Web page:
Well... I thought a few of our members would have some suggestions, but they must be recovering from their fireworks festivities.
In the 45 foot range, the boats you've mentioned pack a lot of features in the mid-size range. Personally I like the new 390 Sea Ray. It's reminiscent of the old Chris Craft Connies, but with a futuristic flair.
With twin Cummins diesels, it'll top 30 knots, but achieves the best mileage around 20 knots. It's a little heavy at 26,500 lbs, but it's built well and draws on much of the same technology that has made their Express Series so popular.
Sea Ray has managed to provide a lot of headroom inside the 390. Another option I particularly like is an air conditioned bridge, which you would seriously appreciate in South Florida's prolonged idle speed zones during summer.
The things I take into consideration are not items visible to the eye. They are in the engineering before construction. For example, the molds that are used to make a Sea Ray are made from a foam plug that is cut on a CNC to tolerances that approach thousand's of an inch over a 50 foot plug. This is almost impossible to achieve in hand carved plugs.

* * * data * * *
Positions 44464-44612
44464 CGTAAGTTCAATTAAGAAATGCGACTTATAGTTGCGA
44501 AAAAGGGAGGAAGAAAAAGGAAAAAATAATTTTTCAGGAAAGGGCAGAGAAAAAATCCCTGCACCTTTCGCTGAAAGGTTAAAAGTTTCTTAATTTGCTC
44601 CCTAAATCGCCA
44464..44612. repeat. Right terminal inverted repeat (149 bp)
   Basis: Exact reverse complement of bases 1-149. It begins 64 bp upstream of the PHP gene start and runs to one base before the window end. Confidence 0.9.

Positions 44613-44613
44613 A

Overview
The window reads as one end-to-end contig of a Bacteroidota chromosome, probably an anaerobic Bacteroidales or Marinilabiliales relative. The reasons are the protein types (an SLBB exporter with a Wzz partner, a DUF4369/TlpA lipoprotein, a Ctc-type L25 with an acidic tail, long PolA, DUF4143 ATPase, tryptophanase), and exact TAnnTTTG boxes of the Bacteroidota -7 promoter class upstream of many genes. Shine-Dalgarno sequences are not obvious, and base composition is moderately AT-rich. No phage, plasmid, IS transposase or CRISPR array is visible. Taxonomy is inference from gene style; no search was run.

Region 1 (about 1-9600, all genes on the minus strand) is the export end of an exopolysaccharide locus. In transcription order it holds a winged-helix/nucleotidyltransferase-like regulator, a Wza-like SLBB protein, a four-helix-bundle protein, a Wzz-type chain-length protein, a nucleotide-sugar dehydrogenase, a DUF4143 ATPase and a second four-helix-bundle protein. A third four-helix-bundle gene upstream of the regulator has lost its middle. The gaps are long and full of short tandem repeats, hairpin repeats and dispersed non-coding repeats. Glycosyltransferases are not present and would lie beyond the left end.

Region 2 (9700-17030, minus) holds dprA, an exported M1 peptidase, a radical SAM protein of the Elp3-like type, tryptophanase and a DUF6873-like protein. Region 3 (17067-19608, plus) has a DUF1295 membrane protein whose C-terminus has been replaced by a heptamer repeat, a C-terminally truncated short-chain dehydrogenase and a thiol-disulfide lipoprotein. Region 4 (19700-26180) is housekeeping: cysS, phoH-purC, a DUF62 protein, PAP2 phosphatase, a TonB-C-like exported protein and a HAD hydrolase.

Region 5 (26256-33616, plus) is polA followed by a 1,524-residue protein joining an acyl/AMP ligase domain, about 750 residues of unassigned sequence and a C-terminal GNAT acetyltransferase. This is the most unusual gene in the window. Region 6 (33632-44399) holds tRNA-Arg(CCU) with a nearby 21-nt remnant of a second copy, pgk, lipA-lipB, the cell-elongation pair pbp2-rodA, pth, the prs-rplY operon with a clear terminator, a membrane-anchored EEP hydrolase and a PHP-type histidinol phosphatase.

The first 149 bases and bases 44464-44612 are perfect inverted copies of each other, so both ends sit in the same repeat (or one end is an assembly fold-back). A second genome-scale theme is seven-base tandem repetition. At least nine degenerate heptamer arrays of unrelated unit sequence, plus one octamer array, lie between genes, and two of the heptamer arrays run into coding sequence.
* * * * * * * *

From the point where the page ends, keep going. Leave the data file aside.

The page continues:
But before the router touches the foam, the entire hull, deck and inner liner has been constructed virtually, resulting in a seamless integration of what is sometimes... sub-components with some manufacturers. Personally, I find Sea Ray's ergonomics well conceived. About the only drawback to the 390 Motor Yacht is the lack of a flybridge, which is offered on the other models you mentioned.
There's a lot of great choices in this range. Many of them, I've not had the opportunity of boarding, but because I've sea-trialed this particular yacht (and you mentioned it), I thought I would share my experience.
I hope we can get others to chime-in on this thread with some sea-worthy suggestions.
Here's a picture of the 390...